Paris is filled with dozens of museums with very specific themes including wine, counterfeiting, Edith Piaf (housed in a private Paris apartment), sewers, hunting, carnivals and vampires.
The newest addition to the idiosyncratic collection of Paris museums is Le Grand Musee du Parfum/The Great Perfume Museum. It’s fitting to have a perfume museum in Paris as France is still the greatest producer of fragrances in the world, and it’s the third largest French export after aeronautics and wine.
The location on the rue Faubourg Saint Honore is also fitting, counting high luxury shops such as Hermes, Pierre Cardin and Walter Steiger plus the five-star Le Bristol Hotel as neighbors.
The beautifully renovated 19th former mansion, spanning three floors with over 15,000 square feet of exhibition space, was the home of aristocrat Antoine-Marie Roederer in the mid-1800s and in the 1990s it was the couture house of designer Christian Lacroix.
Le Grand Musee du Parfum is an ambitious undertaking; it bills itself as a cultural institution dedicated to educating and entertaining visitors in understanding the art of perfume making.
We attended a press tour on December 23 of the three sections of the museum. The first section, divided into four galleries, la galerie des séducteurs (seducers’ gallery), le parfum sacré (sacred perfume), le cabinet de curiosités (the curio cabinet), and l’essor de la parfumerie moderne (the rise of modern perfumery). The galleries tell the history of perfume from its ancient beginnings in Egypt where man invented the first perfume, kyphi, which guests are invite to smell, to current day perfume manufacturing.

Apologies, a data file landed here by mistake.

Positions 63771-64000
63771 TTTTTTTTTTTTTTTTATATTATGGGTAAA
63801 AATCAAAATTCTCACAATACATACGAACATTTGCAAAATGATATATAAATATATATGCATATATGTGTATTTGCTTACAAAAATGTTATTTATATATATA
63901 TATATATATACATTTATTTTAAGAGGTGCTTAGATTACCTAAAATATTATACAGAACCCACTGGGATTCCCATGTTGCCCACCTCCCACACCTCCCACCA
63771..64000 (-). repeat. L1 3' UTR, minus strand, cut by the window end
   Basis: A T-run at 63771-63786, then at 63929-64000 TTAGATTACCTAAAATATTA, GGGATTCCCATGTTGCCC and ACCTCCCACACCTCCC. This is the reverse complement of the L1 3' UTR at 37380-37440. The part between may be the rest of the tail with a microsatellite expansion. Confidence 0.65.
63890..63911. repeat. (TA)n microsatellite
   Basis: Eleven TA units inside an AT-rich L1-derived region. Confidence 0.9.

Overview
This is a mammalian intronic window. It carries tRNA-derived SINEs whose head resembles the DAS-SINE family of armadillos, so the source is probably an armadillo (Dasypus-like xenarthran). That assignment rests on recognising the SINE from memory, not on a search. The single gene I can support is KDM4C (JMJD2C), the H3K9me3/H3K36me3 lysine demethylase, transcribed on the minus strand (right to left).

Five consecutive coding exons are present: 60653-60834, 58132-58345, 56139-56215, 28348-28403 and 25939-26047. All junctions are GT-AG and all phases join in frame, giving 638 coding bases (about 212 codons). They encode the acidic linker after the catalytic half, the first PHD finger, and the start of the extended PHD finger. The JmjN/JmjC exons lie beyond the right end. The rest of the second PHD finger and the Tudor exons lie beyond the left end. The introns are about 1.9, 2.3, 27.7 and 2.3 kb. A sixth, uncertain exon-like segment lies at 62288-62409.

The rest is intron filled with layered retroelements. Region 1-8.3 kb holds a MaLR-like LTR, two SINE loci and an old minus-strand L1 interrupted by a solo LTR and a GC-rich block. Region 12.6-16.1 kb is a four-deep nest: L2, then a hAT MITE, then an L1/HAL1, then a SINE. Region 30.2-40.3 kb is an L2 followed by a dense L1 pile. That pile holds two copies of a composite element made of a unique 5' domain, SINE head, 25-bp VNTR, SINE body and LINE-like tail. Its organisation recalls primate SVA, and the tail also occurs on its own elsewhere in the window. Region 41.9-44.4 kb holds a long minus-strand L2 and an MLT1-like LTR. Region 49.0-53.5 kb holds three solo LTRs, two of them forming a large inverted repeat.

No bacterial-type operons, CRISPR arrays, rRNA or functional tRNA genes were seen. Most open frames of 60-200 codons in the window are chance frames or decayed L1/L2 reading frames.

Next was the sensory immersion, the fun interactive section, where we were invited to a room with a state of the art installation. A series of hanging vessels contained individual metal spheres, which represented the different oils and flower scents perfume is derived from. For instance you pick up the one labeled jasmine and you put the sphere up to your ear so you can listen to a history of jasmine and how it's used in perfume. After, it sprays a dash of jasmine for you to smell.
L’Art du Parfumeur – The Art of the Perfumer section showcases the inspiration, creative processes and techniques of perfumers. In a series of videos, top Parisian perfumers explain their passion and experience of the complicated process of developing a new scent.
The museum also houses a 13,000 square foot garden, which will be used to raise awareness for sustainability by developing perfume plants.
Besides the permanent installations, Le Grand Musee du Parfum will offer workshops, cultural events, new exhibitions, and performances and will collaborate with luxury and fine crafts companies to produce perfume related products.
73, rue du Faubourg Saint Honoré – 75008
Open Tuesday to Sunday 10:30AM to 7PM, Thursday till 10PM